That’s when my real expressive side came out, the part of me that had been pushed down for fear that someone would see how angry and scared it really was. That person took those two photos, cut them up and pieced them into one photo. It was still me, but it was a real representation of me: broken apart, shattered, and then stitched back together. In real life, just like on that canvas, I still looked like me, and acted like me for the most part, but like a heart that’s been broken, I would never be quite the same again.

After putting my fractured self on that canvas, I printed out a sentence to paste on it, one that is true today, but at the time only a desperate wish. I really wanted to believe it was true. For a while I was embarrassed to let people even see the words I’d printed because I was sure they’d read them, look at me, and say “Yeah, right. I don’t believe you.” But there was a strong part of me that knew someday, the words would be true.

“I am not broken without you.”

I felt broken, but I was too proud to let anyone know just how broken, so having that bold statement to hang on to let me know that someday, that could be me. Someday, I wouldn’t feel broken anymore.

I finished the painting by adding some other touches that were really personal: a broken heart with a whole heart charm inside it, a little cross hanging from a naked tree – a tree that was just barely hanging on to the edge of a fiery chasm by its roots. When it was done, I entered it in an art show, where all the world could see how I really felt at last. After that, I took it home, and it has been on display in my bedroom ever since.

When I see it now, sometimes it’s just a piece of art. Sometimes, I say those words softly to myself, and have to laugh a little as I remember the time in my life when I was broken and hoped that by repeating those words it would make me less so. Still other times, I am stopped in my tracks when I see that face and realize that I don’t know her anymore. It’s like an old friend who I rarely see or speak to, but who holds a fond place in my heart because we went through something huge together.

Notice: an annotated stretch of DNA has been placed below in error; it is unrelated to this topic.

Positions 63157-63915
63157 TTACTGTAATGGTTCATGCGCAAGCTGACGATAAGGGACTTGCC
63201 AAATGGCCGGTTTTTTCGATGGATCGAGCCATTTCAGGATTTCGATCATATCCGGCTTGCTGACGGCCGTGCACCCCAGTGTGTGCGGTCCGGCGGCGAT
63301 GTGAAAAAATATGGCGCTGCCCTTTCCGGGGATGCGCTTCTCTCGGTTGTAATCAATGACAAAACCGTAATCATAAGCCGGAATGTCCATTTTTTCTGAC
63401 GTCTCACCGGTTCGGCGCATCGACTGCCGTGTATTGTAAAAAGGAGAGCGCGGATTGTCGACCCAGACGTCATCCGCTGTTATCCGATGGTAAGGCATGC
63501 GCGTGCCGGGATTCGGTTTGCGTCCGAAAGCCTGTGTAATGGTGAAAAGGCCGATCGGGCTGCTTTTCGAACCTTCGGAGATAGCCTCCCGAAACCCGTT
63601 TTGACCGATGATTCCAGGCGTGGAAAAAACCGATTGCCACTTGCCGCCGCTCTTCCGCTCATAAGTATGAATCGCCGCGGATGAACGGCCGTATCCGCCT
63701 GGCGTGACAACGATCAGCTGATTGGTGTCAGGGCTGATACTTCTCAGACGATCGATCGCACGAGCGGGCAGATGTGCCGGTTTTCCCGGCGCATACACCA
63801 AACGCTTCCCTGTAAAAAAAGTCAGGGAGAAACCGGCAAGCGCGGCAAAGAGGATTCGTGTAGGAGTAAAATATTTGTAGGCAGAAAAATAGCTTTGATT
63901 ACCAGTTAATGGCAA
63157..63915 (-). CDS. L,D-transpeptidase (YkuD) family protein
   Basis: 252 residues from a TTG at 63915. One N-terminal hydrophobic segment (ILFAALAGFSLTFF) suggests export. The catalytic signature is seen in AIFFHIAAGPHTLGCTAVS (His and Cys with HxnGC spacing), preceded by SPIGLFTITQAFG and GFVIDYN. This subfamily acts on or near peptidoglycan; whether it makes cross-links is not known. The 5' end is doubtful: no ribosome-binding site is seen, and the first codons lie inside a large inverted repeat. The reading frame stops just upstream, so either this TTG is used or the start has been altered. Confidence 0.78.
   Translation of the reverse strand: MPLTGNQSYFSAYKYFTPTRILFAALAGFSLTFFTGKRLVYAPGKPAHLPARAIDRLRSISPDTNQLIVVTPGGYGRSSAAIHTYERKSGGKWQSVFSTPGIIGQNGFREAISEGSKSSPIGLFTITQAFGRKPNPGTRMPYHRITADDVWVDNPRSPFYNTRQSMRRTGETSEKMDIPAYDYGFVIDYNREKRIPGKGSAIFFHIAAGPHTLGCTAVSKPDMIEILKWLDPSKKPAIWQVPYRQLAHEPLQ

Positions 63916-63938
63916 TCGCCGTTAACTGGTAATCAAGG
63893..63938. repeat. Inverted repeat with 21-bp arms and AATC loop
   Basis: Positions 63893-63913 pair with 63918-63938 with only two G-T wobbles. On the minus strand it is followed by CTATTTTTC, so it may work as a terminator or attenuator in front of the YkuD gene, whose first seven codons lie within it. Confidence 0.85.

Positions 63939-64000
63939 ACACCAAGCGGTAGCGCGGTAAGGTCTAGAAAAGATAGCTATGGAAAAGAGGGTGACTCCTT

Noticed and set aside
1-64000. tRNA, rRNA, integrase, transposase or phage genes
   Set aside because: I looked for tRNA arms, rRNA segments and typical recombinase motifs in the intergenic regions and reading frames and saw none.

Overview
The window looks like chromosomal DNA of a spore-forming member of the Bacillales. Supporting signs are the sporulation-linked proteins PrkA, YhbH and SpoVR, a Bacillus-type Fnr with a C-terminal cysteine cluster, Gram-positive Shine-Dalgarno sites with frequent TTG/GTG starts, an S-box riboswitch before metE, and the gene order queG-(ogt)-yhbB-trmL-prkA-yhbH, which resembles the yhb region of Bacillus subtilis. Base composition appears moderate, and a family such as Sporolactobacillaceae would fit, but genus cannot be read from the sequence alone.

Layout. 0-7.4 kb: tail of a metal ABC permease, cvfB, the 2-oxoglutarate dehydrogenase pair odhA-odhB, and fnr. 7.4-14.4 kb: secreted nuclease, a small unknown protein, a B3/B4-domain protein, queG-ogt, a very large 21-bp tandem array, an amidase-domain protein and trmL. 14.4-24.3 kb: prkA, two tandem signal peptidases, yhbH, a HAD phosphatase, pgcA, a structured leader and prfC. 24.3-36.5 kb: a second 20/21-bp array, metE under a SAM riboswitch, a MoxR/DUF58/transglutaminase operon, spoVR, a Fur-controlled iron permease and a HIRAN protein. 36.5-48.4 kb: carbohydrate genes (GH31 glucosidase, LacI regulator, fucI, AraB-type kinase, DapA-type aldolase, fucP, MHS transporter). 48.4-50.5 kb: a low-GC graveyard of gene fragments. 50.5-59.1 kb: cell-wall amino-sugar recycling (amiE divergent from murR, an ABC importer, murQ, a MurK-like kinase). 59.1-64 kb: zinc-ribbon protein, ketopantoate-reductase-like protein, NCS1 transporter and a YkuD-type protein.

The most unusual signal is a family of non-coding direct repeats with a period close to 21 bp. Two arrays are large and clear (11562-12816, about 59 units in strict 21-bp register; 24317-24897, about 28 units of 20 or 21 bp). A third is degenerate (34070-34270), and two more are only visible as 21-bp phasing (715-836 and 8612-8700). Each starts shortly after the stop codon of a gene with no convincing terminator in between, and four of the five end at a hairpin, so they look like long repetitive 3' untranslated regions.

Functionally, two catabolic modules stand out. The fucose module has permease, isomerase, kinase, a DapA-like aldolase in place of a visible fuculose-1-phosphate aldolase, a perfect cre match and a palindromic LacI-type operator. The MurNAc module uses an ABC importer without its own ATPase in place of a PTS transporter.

Making that painting changed something for me, both as a person and as an artist. It allowed me to pour out my hurt and betrayed feelings into a stark and haunting scene that perfectly represented my damaged insides. And it also showed me that art means more than just dabbling, or painting a flower, or realistically drawing a kitten (although those things are fine, too).

Tweet: Art can take the very real and sometimes scary things you experience and bring them to light. Art can take the very real and sometimes scary things you experience and bring them to light.

Once they’re out there for you to look at, it can take many times of seeing them before you realize that it hurts a little less to look. And then one day, you can look at something you created during a difficult time in your life and say, “Oh, yeah, I remember that!” instead of, “Oh my God, am I ever going to get through this?”

Art, in any form, is powerful. It can move and inspire the viewer or the listener, and it can also heal the artist.

This painting, in part, helped me heal and move on from something that I really thought would break me, but in the end, just like it says, I wasn’t broken. I was stronger.

Jaime L. Hebert, 2010

Jaime L. Hebert, 2011

 Have you ever used a creative pursuit to help you get through a rough patch? What was it, and did it work?

I would love to hear your thoughts in the comments!